Skip to main content

Sehene, Benjamin 1959–

Sehene, Benjamin 1959–


Born 1959, in Kigali, Rawanda; immigrated to Canada, 1988.


E-mail—[email protected]; [email protected]




Prix Panafricain du Livre de Voyage, 2000.


(With Liesel Couvreur-Schiffer) Le Piège ethnique (title means ‘The Ethnic Trap"), Editions Dagorno (Paris, France), 1999.

Le Feu sous la soutane: Un prêtre au coeur du génocide rwandais, Esprit Frappeur (Paris, France), 2005.

Also author of the blog Benjamin Sehene's Short Stories.


Benjamin Sehene is a writer who was born in Kigali, Rwanda's capital city. By the age of four, however, he and his family were forced into exile and moved to neighboring Uganda. By 1984 Sehene had immigrated to Canada; he began writing a few years later. While he was living in Paris, the 1994 genocide began in Rwanda, spurring Sehene to eventually return to his country of birth and publish his first book, Le Piège ethnique. Meaning ‘The Ethnic Trap,’ Sehene's account covers his experience while in Rwanda in search of his identity in the midst of the genocide and civil war.

In 2005 Sehene published Le Feu sous la soutane: Un prêtre au coeur du génocide rwandais, the first novel by a Rwandan about the genocide. Sehene draws on his personal experiences of being in the country and retells a portion of the events through Stanislas, a character based on a Catholic priest who gave shelter to Tutsi women and then raped them. Stanislas, half Tutsi himself, eventually grows to hate them and rationalizes his part in the killings by considering the entire ethnic group as an invading army. Adele King, writing in World Literature Today, called Sehene's story ‘a convincing novel about the complexities of history and how individuals respond. Although fiction, it tells about how propaganda and fear have turned people into accomplices of genocide."



World Literature Today, July 1, 2006, Adele King, review of Le Feu sous la soutane: Un prêtre au coeur du génocide rwandais, p. 69.

ONLINE, (October 1, 2007), author profile.

Benjamin Sehene Home Page, (October 1, 2007).

WritersNet Web site, (October 1, 2007), author profile.

Cite this article
Pick a style below, and copy the text for your bibliography.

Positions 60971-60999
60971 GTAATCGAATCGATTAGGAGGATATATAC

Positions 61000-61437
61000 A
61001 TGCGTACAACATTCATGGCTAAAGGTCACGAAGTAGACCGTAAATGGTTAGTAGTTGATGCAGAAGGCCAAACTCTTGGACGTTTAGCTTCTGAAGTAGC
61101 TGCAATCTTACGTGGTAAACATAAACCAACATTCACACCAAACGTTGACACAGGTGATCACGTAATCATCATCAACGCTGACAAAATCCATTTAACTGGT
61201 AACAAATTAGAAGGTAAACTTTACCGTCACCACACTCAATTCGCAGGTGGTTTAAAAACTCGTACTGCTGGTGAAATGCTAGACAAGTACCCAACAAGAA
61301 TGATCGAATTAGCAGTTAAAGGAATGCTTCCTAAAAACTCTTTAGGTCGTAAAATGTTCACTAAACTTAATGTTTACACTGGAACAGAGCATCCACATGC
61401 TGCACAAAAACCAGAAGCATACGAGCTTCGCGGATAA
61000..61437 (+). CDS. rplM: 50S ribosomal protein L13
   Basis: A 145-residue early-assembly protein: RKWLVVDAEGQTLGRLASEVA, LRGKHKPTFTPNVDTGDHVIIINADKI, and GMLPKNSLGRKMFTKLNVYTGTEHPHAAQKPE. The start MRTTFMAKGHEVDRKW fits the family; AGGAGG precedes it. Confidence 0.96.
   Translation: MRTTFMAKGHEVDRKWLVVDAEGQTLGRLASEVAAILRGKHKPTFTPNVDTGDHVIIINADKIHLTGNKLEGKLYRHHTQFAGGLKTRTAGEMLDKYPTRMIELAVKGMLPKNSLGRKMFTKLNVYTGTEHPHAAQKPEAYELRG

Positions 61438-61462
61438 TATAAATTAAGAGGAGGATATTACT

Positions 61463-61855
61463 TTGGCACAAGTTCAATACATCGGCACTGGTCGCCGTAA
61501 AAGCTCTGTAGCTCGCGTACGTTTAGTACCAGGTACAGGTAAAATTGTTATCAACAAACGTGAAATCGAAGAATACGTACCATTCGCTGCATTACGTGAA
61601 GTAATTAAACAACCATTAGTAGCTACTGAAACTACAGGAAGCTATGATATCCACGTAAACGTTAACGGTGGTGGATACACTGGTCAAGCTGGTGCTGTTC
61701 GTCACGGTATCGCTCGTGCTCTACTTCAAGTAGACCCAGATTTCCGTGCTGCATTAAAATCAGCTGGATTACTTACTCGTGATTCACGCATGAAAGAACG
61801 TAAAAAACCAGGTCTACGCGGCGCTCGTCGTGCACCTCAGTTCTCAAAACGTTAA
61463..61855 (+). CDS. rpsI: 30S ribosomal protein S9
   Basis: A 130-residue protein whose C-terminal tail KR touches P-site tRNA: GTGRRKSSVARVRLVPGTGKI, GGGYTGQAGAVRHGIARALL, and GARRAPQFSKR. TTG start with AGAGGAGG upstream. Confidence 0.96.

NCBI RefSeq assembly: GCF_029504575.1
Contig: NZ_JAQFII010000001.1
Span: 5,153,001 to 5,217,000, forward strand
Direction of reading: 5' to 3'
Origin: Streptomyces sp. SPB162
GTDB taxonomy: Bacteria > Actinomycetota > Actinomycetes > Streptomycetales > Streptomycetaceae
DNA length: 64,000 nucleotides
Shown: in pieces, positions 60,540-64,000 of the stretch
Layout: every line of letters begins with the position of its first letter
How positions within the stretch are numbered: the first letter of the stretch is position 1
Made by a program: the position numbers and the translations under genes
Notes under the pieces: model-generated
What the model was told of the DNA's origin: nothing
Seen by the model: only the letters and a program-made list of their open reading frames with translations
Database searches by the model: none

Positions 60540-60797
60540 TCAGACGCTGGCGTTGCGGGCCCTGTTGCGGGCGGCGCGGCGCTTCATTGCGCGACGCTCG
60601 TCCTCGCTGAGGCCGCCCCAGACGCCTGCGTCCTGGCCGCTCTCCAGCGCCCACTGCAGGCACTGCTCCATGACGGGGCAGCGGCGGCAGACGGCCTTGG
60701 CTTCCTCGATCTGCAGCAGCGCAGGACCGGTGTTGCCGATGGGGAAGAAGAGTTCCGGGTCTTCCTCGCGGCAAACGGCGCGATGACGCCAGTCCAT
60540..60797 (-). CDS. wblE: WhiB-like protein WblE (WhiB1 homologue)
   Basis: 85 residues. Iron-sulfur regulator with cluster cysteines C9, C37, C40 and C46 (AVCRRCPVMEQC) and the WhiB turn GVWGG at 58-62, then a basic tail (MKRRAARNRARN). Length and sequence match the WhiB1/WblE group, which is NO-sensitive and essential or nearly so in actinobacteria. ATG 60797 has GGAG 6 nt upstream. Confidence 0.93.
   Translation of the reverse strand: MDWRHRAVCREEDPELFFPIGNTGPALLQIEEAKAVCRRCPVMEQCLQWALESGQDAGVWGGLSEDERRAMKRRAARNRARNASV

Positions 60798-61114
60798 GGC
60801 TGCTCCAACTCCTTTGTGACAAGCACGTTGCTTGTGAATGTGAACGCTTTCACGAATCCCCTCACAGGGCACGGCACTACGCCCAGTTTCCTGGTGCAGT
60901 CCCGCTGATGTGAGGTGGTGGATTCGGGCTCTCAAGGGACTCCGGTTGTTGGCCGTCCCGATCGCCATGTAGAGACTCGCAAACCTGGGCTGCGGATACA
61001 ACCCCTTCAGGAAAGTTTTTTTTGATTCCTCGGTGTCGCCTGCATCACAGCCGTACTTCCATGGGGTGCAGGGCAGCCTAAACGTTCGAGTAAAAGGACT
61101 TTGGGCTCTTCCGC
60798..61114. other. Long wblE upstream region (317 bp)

• MLA
  • Chicago
  • APA

"Sehene, Benjamin 1959–." Contemporary Authors. . 25 Apr. 2019 <>.

"Sehene, Benjamin 1959–." Contemporary Authors. . (April 25, 2019).

"Sehene, Benjamin 1959–." Contemporary Authors. . Retrieved April 25, 2019 from

Learn more about citation styles

Citation styles gives you the ability to cite reference entries and articles according to common styles from the Modern Language Association (MLA), The Chicago Manual of Style, and the American Psychological Association (APA).

Within the “Cite this article” tool, pick a style to see how all available information looks when formatted according to that style. Then, copy and paste the text into your bibliography or works cited list.

Because each style has its own formatting nuances that evolve over time and not all information is available for every reference entry or article, cannot guarantee each citation it generates. Therefore, it’s best to use citations as a starting point before checking the style against your school or publication’s requirements and the most-recent information available at these sites:

Modern Language Association

The Chicago Manual of Style

American Psychological Association

  • Most online reference entries and articles do not have page numbers. Therefore, that information is unavailable for most content. However, the date of retrieval is often important. Refer to each style’s convention regarding the best way to format page numbers and retrieval dates.
  • In addition to the MLA, Chicago, and APA styles, your school, university, publication, or institution may have its own requirements for citations. Therefore, be sure to refer to those guidelines when editing your bibliography or works cited list.